1966: 20 songs released in 1966 you must hear





The Year 1966 summary

  • France withdraws its forces from NATO. President De Gaulle visits the USSR (June 20).
  • Sukarno leaves office in Indonesia; Suharto assumes power.
  • Botswana, Lesotho, and Guyana become independent states within the British Commonwealth.
  • India suffers the worst famine in 20 years; Lyndon Johnson asks for $1 billion in aid to the country.
  • US: Medicare begins (July 1).
  • US: Supreme Court decides Miranda v. Arizona, protecting rights of the accused.
  • Movies: A Man for All Seasons, Who’s Afraid of Virginia Woolf?, Alfie

My rules:

  • Only one song per artist/group
  • The song must be released that specific year
  • Songs from live albums not allowed
  • Restricted to only 20 songs

Again a LOT of wonderful music was released in 1966 (actually 1966 might be my fav year in music), hard to pick only 20.

 

  • Visions of Johanna – Bob Dylan

    Written by Dylan & released on his album “Blonde On Blonde” ~May 16, 1966 (possibly as late as July 1966).

    Ain’t it just like the night to play tricks when you’re tryin’ to be so quiet?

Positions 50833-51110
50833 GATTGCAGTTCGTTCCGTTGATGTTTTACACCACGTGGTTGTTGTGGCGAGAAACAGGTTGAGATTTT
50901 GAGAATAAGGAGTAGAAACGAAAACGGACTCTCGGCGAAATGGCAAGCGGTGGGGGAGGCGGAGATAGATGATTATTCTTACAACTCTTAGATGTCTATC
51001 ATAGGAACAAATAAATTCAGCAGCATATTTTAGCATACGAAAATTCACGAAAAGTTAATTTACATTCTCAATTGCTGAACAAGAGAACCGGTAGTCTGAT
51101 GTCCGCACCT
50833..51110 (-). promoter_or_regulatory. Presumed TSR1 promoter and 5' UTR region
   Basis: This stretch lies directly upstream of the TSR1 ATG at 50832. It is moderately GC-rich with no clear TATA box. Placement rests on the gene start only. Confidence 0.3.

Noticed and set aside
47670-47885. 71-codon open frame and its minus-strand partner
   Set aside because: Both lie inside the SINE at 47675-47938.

We sit here stranded, though we’re all doin’ our best to deny it
    And Louise holds a handful of rain, temptin’ you to defy it
    Lights flicker from the opposite loft
    In this room the heat pipes just cough
    The country music station plays soft
    But there’s nothing, really nothing to turn off
    Just Louise and her lover so entwined
    And these visions of Johanna that conquer my mind



  • Paint It Black – The Rolling Stone

    rolling stones paint it black
    Written by Mick Jagger and Keith Richards, and first released as a single on 6 May 1966. It was later included as the opening track to the U.S. version of their 1966 album, Aftermath.

    I see a red door and I want it painted black
    No colors anymore, I want them to turn black
    I see the girls walk by dressed in their summer clothes
    I have to turn my head until my darkness goes


  • Eleanor Rigby – The Beatles

    beatles elanor rigbyReleased on the 1966 album Revolver and as a 45 rpm single (5 August 1966). It was written by Paul McCartney, and credited to Lennon–McCartney.

    Ah look at all the lonely people
    Ah look at all the lonely people